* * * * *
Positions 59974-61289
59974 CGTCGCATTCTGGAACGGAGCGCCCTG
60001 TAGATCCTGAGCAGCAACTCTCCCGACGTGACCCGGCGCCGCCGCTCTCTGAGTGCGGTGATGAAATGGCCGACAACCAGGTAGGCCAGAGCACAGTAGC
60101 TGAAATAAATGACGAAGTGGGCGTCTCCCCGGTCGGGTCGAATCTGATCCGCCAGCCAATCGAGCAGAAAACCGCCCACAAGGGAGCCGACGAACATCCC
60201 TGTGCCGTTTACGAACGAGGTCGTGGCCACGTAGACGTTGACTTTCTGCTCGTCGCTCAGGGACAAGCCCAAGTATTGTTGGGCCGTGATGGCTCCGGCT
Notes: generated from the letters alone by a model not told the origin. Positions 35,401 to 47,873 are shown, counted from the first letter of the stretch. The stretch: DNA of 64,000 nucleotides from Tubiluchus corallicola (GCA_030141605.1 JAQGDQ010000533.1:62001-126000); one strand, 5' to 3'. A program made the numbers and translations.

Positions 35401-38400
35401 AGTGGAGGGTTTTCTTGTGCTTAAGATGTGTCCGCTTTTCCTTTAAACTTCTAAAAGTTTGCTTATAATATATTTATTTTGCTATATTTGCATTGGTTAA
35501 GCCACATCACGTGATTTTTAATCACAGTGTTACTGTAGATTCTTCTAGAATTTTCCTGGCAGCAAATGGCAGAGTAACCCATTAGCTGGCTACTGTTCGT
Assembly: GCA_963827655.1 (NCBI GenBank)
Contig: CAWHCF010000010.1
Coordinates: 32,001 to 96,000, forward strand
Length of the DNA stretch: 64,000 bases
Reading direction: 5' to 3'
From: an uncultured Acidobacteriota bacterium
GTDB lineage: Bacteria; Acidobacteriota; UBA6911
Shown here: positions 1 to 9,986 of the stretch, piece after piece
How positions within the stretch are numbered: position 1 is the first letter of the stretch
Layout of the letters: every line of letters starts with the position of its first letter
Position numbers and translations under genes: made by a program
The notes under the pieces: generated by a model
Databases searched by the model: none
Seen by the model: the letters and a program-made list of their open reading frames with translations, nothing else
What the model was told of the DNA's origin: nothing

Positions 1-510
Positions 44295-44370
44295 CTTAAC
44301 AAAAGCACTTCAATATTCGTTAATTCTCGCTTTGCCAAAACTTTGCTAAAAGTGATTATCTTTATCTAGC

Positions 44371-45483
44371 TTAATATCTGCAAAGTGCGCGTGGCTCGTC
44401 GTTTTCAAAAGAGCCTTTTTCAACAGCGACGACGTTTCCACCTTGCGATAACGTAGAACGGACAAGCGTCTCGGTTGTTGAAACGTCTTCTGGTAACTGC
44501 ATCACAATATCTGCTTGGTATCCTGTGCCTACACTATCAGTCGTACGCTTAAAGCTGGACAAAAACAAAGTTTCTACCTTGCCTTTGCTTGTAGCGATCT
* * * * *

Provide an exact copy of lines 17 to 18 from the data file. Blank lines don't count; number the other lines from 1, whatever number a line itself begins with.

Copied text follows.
Shown here: positions 1 to 9,986 of the stretch, piece after piece
How positions within the stretch are numbered: position 1 is the first letter of the stretch